Edit: This post was syndicated to Women 2.0 on April 5, 2013 and can be viewed here
I recently went to an event on Fundraising where Ajit Medhekar, part of Band of Angels, sat on the panel to discuss early stage fundraising and the various seed investment structures (I might share my crude sketchnotes…maybe. Stay tuned!). He mentioned that if you’re getting paid, you’re most certainly not a Founder, specifically if this is an early stage company where all you really have is seed investment. Barely 40 minutes later, I met a founder who’s considering shutting down their company because it wasn’t performing well. They sounded defeated and heartbroken, but this is a tale that’s all too common in Silicon Valley. As they were telling me their story, they kept bringing up how they had to make so many sacrifices (welcome to entrepreneurship – expect to stay hungry and foolish), how they couldn’t spend like they used to (evidently for this Founder, it was designer labels – congratulations, you’re learning what it means to make short-term “sacrifices” and live like no one wants to, so you can one day, live the way most people can only dream of), and how once they raised money they had to give themselves a salary which was reduced considerably from what their market rate would be. Wait…what?! Pause for a second.. they were giving themselves a salary?!
It’s not that I wasn’t interested in them as a person, but that’s about the time I excused myself from the conversation. If you’re a founder of an early stage company and all you have is a small seed investment you really shouldn’t be giving yourself a salary. The only people that should be receiving a salary are your early employees, specifically your engineers, designers, and possibly even a community/sales person depending on your needs. When this founder told me they were taking a salary, I about lost all sympathy I had for their trials and tribulations. First of all, it’s a massive turn-off to investors, and second, if you’re giving yourself a salary, you probably don’t have your skin in the game or are not dedicated enough in your product or in building your company (and if you’re not dedicated towards your own vision, why should anyone else be?
Starting a company is not glamorous at all. If you can’t pull yourself away from owning labels, driving a fancy car, or you’re not capable of making incredibly hard sacrifices and being really really really stressed out, you really shouldn’t start a company. Sell that fancy car and pay for that designer you think will work for free – seriously, we know we’re as highly sought after as engineers and there are startups willing to pay us a very nice salary…explain why we should work for free sans equity? (This is a story for another time, and not mine to tell).
There are so many things I’ve had to give up when I decided to take the plunge: buying a new car (you don’t need a depreciating asset anyways..), buying new shoes, buying 1st world necessities, buying anything really, traveling, fine dining, a salary, a social life, my sanity (just kidding..kind of..) etc. Expect there to be fairly significant changes in your social life – it’s not that you won’t be able to relate to your non-tech/startup friends, just that you’ll realize fairly quickly how different your priorities become (not for everyone, but for a lot of them). It’s also not really necessary to be best friends with the whole world. It’s great to have many friends, but they don’t all need to be your best friend. That being said, you still want a few close friends – as a founder, any given day can be your absolute best, or your absolute worst. And on those days that it’s your absolute worst, you really want those closest to you there. The friends that remain there when you “make it” (whatever that means) or don’t, are the ones worth having in your life forever.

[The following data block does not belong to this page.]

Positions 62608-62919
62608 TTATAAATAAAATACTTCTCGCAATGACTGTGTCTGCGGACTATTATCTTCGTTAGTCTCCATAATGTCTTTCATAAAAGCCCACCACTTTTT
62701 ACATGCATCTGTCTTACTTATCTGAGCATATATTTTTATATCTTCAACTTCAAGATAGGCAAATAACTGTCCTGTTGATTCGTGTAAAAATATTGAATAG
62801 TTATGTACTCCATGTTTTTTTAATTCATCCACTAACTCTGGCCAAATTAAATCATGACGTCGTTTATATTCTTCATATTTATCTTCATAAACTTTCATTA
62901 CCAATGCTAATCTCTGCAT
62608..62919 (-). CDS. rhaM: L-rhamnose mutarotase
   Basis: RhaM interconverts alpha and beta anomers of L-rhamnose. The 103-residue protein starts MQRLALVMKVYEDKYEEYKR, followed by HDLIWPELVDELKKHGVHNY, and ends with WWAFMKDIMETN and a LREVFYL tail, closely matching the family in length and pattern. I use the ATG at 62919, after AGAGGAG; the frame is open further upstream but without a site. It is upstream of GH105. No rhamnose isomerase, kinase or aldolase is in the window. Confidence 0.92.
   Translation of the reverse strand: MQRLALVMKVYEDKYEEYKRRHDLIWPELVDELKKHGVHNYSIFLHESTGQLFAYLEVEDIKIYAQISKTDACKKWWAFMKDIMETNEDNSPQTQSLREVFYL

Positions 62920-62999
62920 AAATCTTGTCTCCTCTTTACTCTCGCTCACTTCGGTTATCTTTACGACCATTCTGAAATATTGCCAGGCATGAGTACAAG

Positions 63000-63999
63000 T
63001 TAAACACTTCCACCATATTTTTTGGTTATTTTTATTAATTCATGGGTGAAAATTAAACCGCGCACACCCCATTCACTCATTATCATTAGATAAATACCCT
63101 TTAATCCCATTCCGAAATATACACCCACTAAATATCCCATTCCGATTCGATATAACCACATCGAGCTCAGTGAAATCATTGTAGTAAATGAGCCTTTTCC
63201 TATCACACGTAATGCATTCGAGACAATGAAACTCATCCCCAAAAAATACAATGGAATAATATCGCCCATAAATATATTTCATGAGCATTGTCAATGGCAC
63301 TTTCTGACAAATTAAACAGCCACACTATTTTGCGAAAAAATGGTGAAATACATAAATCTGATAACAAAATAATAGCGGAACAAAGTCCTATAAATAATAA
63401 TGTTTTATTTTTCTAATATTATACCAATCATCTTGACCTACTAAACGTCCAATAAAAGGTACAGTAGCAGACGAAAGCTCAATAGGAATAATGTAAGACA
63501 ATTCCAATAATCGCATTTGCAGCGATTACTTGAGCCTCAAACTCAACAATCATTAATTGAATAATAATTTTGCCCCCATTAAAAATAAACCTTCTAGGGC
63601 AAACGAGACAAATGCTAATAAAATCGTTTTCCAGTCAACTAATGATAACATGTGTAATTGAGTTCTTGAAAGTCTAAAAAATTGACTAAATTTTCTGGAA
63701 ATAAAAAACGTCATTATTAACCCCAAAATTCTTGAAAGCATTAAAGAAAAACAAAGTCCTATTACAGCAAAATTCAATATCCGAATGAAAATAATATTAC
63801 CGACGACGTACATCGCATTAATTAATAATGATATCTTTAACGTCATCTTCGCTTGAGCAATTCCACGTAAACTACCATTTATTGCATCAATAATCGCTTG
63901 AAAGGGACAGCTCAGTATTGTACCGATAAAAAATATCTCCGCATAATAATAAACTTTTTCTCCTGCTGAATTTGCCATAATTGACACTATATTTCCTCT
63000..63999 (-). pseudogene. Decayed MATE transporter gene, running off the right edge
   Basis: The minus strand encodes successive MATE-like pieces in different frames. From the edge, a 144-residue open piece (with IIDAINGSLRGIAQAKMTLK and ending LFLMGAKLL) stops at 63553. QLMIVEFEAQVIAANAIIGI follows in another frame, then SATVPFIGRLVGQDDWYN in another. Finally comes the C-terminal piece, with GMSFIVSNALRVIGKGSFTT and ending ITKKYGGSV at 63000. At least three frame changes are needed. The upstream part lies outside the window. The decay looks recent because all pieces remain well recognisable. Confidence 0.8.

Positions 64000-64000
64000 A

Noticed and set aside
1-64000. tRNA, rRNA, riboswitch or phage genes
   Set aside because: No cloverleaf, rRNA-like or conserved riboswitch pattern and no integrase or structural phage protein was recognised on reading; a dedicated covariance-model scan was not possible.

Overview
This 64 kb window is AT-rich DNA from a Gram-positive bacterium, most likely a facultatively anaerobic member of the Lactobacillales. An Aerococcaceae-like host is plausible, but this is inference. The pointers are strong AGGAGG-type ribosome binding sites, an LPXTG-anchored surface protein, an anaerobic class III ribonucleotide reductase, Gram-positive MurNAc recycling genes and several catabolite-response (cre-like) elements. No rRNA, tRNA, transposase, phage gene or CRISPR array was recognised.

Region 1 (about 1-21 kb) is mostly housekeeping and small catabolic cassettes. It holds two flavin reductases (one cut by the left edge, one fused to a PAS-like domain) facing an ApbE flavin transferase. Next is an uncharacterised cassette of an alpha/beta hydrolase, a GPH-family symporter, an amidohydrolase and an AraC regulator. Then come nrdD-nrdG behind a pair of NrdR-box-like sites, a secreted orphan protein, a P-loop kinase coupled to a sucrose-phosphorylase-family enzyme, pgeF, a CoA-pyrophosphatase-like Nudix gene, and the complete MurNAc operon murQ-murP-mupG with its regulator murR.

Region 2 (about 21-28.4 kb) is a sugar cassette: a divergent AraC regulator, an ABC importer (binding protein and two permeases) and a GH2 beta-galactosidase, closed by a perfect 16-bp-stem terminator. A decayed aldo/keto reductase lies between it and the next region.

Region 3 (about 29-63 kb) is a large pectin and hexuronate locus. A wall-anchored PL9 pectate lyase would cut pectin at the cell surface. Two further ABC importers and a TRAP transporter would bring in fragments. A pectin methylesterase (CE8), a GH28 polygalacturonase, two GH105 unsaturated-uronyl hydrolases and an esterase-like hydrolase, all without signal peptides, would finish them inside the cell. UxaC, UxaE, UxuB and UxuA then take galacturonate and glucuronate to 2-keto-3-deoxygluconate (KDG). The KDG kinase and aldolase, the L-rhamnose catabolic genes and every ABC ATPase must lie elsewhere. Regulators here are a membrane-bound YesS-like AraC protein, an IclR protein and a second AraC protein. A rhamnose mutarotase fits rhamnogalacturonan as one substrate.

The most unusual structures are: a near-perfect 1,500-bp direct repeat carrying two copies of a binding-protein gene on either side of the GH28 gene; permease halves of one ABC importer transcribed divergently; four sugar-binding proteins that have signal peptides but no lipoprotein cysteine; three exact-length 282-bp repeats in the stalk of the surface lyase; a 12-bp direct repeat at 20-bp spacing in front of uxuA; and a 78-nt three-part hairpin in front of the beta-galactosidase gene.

Forget about relationships, unless you’re already in one, and they’re absolutely supportive and wonderful! Hold onto those. However, if you’re seeing someone who’s clingy (seriously, what’s up with this new trend of incredibly clingy guys?), is high maintenance in that they need a lot of attention (another ridiculous trend – what’s up with that?), or you’re having to sacrifice important things you need/should be doing to build your company or product in order to spend time with your significant other, consider moving on. Overall your significant other should be adding to the quality of your life when you’re having to sacrifice so much already, not creating more stress or strain than necessary. But I digress..
…the point is, if you’re not able to make massive sacrifices, and if you’re expecting to take home a salary (i.e., anything that goes beyond paying your basic expenses of rent, food, non-spa gym membership, etc – in which case, that’s not a salary, that’s barely surviving), then you should seriously reconsider building a company. You shouldn’t be a founder for the sake of being a founder, nor should you start a company for the sake of starting a company.